I first met Mighel Critten many years ago in London while setting up his own tailoring company called Mighel Bespoke. I gave pro-bono advice on the marketing of his brand as I truly believed in this talented entrepreneur. Back then Mighel was managing the entire bespoke tailoring service from sales to fitting, cutting and making. With his production based in London, Miguel worked with two key mills in the UK to secure premium fabrics to compliment his commissioned designs.
Today Mighel is International Quality Assurance Manager at AAK Clothing a ready-to-wear tailoring supplier working with factories across Asia. With little chance of getting face-to-face time with this intergalactic jet setter, we settled for a rather modern means of communication with a Skype interview to find out more about his current role and the quality assurance process in Asia.
Thomas: Hi Miguel, tell me, what are you up to in your current job?
Mighel: I currently manage quality assurance (QA) in factories across four countries in Asia. These include; Bangladesh, Cambodia, China and Vietnam.
In the countries where we have a lot business I manage full-time QA staff based within the factories. In contrast, within countries where there is not constant production my job is a lot more hands on.
My staff and I need to check development samples before the factories send them out. We work with the sampling and technical departments to ensure the customers specifications and designs are understood and followed. At the beginning of the season we hold pre-production meetings with the factories, highlighting any ‘risky’ styles to help them problem solve in advance.
While working with the factories technical staff during production, we ensure styles are being produced correctly and further advise them on the correct, better or more efficient methods of production. We perform unannounced inspections during and after production is complete to make sure the factory has produced our client’s products as requested.
Working in a medium sized company you often wear a few different hats. I also manage and advise factories on ethical compliance, as well as doing sourcing visits and assessing potential new factories.
Thomas: Do you have advice for buyer looking to source from Asia?
Mighel: I fully recommend shopping around and not just within one country. Different countries offer different benefits and also different problems to overcome. If you’re sourcing overseas the most successful relationship with a factory will be one that develops long-term; but it takes time to understand each other’s needs and ways of working. Once you have selected a factory to work with you need to visit them often. By spending as much time as possible on site, especially in the early stages of working together, will help build a good understanding and strong relationship.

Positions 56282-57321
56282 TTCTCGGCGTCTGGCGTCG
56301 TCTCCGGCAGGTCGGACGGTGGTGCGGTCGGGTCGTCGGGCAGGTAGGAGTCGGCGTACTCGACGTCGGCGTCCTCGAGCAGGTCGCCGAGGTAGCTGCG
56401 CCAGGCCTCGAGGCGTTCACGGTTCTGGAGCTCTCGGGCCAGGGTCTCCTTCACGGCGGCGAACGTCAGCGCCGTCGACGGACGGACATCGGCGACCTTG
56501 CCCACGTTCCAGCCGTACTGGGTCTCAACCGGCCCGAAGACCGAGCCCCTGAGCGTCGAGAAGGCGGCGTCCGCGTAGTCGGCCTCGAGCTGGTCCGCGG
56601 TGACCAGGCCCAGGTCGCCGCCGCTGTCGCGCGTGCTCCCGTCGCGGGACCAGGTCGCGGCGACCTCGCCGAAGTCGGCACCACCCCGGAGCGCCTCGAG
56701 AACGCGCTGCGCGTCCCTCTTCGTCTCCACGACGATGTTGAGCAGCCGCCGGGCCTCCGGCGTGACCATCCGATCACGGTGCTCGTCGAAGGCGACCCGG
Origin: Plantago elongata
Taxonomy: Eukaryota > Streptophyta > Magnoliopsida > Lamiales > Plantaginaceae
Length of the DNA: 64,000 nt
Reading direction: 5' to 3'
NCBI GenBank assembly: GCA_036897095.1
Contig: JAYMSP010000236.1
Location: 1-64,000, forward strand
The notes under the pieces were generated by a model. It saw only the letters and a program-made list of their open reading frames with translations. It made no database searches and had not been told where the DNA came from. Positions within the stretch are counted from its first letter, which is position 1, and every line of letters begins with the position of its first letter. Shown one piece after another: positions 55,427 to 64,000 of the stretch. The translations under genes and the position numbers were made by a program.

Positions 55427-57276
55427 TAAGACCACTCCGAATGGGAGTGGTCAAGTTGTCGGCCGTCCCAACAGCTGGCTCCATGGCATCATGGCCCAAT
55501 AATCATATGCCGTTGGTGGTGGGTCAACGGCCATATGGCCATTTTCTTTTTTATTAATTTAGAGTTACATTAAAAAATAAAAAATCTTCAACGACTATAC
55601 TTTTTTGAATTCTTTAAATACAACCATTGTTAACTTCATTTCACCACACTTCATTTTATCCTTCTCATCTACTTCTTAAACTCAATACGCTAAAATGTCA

Thomas: You must come across the good, the bad and the ugly: what are the key things you look out for within your role?
Mighel: There are a few things to look out for when assessing potential new factories. Staff retention is important, factories with a low turnover of staff and a long-term work force will always be more skilled and when working with tailoring factories this is very important.
Factories with good management and staff structures will function a lot better too. In large factories there can be hundreds of QA and quality control staff. Good management and reporting is vital to ensure consistency in production.
Finally, the machinery in factory's sampling room should mirror the machinery on the factory floor; otherwise you may find you have sealed a sample the factory cannot entirely deliver.
Thomas: My last APLF blog was on communication barriers. Do you have any tips to share?
Mighel: Of course. Good communication is vital to a healthy working relationship and in ensuring factories produces the correct product efficiently. A factory may go into production in good faith thinking they understand a customers requirement, but things are lost in translation. This is why we find face-to-face pre-production meetings are so important. When I first started working in factories in Asia I began to understand just how complex the English language can be; we can say the same thing in 20 different ways.
Staff in one factory spoke no English but I found they understood customers specification written in English by looking at the letters and knowing for example what a "notched lapel with hand stitching" meant without being able to speak the words. Working in the factory day-to-day English is not widely spoken and I'm not naturally adept to learning languages. Picking up some basics goes a long way to gaining respect and co-operation of local staff. When working in different countries you have to gain an understanding of the local ways of working, and be willing to adapt your methods of communication to get the best results.
Thomas:Finally, why does QA pay off as a core part of a business strategy?
Mighel: Tailoring is one of, if not the, most complicated clothing categories to produce. With increased complexity comes a higher margin for failure, and remember no factory is perfect. Things are often misunderstood, without a strong QA policy and team it won't be long before you have the nightmare of receiving goods that are not as you wanted. Investing in a strong QA system will increase time efficiency and reduce wasted goods. For me; it is essential.
Trade shows can offer a great starting point for the initial shop around Mighel referred to earlier. They offer a platform with multiple traders from all over the region under one roof and APLF offer some of the best in Hong Kong. When appointing contractors, Quality Assurance should be an essential factor to build into your overseas sourcing strategy. This will ensure products arrive to specification and will help to mitigate any unnecessary product standards.